Daylight Saving Deaths Jump Today, Experts Warn Americans To Be Cautious

Kim LaCapria - Author

May 7 2014, Updated 5:28 p.m. ET

Daylight saving time deaths are a recently observed phenomenon — and perhaps a statistically small one — but nonetheless, experts warn those forced to wake “early” Sunday after clocks skipped ahead to be careful due to a known spike in certain fatalities the Monday after the time change.

The phenomenon of daylight saving time deaths and other injury or even illness is a relatively new one, but also another datapoint for those who believe the habit of skipping ahead and hour and behind an hour twice a year is one that should be retired due to the fact few of us are out tilling fields and most have electricity.

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But daylight saving time remains in place, and as such, risk is higher today than it is nearly any other calendar day of the year. Clocks changed yesterday, but most people were not affected as severely as on Monday, when possibly sleep-deprived Americans are forced to go to work or school.

A study in the 90s indicated that daylight saving deaths could increase due to traffic accidents — of which there are nearly nine percent more of the first Monday following daylight saving. A study a few years after that noted a “significant increase” in traffic fatalities following daylight saving.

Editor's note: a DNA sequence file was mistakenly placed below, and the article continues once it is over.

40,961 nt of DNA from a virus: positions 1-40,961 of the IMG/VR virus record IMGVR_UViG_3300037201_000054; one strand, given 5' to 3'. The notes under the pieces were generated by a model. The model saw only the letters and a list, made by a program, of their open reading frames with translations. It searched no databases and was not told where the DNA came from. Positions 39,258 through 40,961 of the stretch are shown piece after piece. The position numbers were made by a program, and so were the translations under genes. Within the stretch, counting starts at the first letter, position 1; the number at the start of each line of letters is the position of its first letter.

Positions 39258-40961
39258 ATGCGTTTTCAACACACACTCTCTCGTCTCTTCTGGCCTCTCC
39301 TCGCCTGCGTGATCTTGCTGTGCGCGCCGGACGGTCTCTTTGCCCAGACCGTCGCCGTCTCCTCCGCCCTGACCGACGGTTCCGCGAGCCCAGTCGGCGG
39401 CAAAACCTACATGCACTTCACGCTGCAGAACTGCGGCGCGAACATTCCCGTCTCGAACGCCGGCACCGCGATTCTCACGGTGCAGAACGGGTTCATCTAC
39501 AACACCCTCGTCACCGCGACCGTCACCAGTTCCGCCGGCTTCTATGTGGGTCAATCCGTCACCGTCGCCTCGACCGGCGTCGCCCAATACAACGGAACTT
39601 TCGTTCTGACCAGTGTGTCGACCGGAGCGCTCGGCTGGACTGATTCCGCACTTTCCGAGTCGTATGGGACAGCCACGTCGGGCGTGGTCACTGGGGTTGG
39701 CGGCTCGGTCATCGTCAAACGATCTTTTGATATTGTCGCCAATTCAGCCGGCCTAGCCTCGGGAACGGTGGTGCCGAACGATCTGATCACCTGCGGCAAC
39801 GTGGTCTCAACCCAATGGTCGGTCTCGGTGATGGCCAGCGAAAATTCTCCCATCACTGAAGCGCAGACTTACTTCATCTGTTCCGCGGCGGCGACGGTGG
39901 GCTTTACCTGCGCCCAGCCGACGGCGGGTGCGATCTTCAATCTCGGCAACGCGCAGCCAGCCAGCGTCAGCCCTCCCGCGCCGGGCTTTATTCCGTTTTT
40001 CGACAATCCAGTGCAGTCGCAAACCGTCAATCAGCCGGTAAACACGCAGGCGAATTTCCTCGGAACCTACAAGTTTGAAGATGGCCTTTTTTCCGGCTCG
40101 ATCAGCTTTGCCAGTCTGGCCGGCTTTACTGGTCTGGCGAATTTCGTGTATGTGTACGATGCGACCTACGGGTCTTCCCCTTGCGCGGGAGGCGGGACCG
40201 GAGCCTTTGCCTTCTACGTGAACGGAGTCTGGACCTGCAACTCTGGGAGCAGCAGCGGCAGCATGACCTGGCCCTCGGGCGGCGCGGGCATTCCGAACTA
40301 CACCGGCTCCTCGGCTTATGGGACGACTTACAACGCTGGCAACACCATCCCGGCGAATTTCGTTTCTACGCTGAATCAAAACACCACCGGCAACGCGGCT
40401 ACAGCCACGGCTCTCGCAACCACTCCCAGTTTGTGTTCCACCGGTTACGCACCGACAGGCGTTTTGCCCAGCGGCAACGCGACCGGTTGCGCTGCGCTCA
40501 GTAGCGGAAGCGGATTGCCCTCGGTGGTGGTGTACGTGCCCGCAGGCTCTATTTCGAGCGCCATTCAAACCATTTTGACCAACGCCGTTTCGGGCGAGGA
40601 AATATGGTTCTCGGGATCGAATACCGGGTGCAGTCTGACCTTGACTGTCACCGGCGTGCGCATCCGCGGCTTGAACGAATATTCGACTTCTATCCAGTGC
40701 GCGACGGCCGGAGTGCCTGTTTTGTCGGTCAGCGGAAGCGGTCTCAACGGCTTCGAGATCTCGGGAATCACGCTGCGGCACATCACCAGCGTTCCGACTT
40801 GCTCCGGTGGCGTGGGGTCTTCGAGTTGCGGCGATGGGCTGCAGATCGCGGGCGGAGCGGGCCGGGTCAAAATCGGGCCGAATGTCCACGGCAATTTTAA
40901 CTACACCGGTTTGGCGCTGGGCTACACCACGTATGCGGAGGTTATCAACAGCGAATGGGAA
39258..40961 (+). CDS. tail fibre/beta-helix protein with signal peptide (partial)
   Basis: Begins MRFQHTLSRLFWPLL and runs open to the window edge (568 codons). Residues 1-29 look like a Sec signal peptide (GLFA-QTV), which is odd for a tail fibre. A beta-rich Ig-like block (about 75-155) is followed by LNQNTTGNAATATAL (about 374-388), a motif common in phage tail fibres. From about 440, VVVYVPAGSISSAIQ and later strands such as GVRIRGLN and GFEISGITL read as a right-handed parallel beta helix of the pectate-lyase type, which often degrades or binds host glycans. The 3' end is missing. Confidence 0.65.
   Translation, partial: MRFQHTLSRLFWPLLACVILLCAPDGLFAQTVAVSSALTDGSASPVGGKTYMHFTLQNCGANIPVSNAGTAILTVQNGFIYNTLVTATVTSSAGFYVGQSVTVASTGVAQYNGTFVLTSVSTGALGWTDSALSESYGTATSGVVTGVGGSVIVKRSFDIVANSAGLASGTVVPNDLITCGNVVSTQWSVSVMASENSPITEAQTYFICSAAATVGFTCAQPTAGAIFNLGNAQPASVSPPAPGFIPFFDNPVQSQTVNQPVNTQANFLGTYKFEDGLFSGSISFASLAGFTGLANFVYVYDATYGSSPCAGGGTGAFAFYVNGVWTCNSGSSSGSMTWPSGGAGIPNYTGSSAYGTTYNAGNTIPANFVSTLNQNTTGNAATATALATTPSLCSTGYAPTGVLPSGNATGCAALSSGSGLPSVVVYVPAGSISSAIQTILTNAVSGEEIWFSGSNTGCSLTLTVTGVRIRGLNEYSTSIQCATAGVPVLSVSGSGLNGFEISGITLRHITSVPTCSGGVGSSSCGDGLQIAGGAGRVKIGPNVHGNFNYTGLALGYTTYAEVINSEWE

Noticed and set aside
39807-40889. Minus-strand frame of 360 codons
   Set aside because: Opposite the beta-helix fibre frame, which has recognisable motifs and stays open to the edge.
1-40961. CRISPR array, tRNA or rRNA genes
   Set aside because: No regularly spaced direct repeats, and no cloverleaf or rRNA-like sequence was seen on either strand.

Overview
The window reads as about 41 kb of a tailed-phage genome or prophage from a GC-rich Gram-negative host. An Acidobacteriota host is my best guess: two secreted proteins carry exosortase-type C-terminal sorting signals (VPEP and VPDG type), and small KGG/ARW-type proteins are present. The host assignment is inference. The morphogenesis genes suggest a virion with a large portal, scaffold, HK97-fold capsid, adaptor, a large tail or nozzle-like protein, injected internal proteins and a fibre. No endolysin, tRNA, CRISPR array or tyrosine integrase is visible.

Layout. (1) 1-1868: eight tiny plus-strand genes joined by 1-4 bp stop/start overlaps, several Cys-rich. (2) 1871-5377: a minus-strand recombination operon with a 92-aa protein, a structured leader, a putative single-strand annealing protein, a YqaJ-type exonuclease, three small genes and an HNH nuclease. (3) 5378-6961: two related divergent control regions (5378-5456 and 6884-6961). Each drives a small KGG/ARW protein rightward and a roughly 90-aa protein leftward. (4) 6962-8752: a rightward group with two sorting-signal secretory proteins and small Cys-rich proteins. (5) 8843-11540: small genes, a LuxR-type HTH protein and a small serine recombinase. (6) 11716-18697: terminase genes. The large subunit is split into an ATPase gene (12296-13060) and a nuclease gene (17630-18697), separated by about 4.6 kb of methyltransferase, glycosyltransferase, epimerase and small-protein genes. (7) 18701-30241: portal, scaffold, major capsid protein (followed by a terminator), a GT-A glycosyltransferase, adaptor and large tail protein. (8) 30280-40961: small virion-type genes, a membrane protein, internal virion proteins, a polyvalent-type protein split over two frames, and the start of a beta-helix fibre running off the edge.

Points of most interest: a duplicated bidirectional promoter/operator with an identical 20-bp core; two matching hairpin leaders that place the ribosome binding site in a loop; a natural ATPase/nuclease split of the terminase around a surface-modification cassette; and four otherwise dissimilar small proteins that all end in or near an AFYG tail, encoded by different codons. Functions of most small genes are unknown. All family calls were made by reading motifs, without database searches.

A decade later, researchers observed daylight saving time deaths could also be more common due to workplace accidents — which unsurprisingly are also far higher the Monday after daylight saving time, noted in a Journal of Applied Psychology study published in 2009. Not only is the prevalence and issue, but the accidents are more severe during this period.

Thinking of staying in to avoid a date with the grim reaper? You should also know daylight saving time deaths are sometimes linked to an increased rate of cardiovascular event in the first week after clocks skip ahead, a recent study indicated.

Suicide is another possible daylight saving time risk, and the Los Angeles Times points to a 2009 study out of Australia noting that “small changes in chronobiological rhythms are potentially destabilizing in vulnerable individuals.” Even if you do go to work, the paper notes, productivity remains lower on the Monday following daylight saving time contrasted with a normal day.

While the Monday after daylight saving time is when most deaths occur, it could take several weeks for many people to fully adjust.


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